In the other instance Uber blamed human error on the part of its manual review team(s) who (twice) made an erroneous decision. It said the driver’s appearance had changed and its staff were unable to recognize the face of the (now bearded) man who sent the selfie as the same person in the clean-shaven photo Uber held on file.

Uber was unable to provide details of what happened in the other five identity check failures referred to by the union.

It also declined to specify the ethnicities of the seven drivers the union says were misidentified by its checks.

Asked what measures it’s taking to prevent human errors leading to more misidentifications in future Uber declined to provide a response.

Uber said it has a duty to notify TfL when a driver fails an ID check — a step which can lead to the regulator suspending the license, as happened in Raja’s case. So any biases in its identity check process clearly risk having disproportionate impacts on affected individuals’ ability to work.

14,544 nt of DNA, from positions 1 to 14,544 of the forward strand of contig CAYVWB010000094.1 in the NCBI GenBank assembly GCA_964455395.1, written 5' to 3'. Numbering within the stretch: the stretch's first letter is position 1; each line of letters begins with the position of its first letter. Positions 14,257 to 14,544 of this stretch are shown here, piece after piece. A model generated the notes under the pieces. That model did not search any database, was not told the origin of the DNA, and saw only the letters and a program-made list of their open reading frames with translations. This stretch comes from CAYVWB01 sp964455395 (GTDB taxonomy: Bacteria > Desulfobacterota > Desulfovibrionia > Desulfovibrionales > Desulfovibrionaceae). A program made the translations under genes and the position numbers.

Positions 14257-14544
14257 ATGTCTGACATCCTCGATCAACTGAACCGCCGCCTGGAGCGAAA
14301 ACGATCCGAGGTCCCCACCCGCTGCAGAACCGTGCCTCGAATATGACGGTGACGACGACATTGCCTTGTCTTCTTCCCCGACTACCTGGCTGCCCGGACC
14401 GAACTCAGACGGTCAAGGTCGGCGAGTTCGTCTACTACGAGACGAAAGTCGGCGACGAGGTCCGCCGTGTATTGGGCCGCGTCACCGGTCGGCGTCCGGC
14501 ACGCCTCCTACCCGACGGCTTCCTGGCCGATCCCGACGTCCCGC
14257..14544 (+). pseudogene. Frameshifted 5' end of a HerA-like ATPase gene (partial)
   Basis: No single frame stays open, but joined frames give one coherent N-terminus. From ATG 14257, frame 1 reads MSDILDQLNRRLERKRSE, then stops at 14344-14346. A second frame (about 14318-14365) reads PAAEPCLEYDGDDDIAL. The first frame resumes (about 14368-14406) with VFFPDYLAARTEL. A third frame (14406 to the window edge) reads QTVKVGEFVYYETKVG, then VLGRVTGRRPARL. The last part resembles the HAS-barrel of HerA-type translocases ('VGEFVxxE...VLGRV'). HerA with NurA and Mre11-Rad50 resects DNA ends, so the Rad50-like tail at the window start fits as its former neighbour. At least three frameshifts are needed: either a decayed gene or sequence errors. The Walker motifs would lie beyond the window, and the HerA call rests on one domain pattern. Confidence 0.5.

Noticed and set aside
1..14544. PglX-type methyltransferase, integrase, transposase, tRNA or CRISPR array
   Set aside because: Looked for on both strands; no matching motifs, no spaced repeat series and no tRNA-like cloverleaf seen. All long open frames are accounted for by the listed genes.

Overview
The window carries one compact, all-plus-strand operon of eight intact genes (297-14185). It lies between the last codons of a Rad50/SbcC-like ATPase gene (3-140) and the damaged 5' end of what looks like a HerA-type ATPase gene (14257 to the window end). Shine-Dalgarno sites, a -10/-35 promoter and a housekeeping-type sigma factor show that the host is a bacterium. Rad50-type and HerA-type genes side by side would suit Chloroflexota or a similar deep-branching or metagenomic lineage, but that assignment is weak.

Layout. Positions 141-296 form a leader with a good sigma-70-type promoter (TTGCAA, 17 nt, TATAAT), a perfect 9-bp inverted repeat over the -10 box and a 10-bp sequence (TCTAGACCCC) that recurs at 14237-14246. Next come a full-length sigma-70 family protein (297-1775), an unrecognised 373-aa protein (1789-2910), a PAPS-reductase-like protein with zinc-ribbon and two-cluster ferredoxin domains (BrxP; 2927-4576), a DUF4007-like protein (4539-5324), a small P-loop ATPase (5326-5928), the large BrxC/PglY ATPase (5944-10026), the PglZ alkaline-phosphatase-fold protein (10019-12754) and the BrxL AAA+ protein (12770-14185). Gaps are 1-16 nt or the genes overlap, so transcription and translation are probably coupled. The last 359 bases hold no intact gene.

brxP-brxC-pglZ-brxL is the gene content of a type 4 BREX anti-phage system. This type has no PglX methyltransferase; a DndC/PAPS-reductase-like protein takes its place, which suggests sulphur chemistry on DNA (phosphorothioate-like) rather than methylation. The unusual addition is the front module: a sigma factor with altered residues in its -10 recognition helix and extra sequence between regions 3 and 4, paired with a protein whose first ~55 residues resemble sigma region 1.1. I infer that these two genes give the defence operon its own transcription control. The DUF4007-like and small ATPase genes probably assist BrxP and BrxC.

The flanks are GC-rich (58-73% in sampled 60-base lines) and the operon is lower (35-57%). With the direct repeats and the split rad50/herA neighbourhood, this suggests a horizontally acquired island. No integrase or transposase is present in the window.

WIE told us it knows of three TfL licence revocations that relate solely to facial recognition checks.

“We know of more [UberEats] couriers who have been deactivated but no further action since they are not licensed by TfL,” it noted.

TechCrunch also asked Uber how many driver deactivations have been carried out and reported to TfL in which it cited facial recognition in its testimony to the regulator — but again the tech giant declined to answer our questions.

WIE told us it has evidence that facial recognition checks are incorporated into geo-location-based deactivations Uber carries out.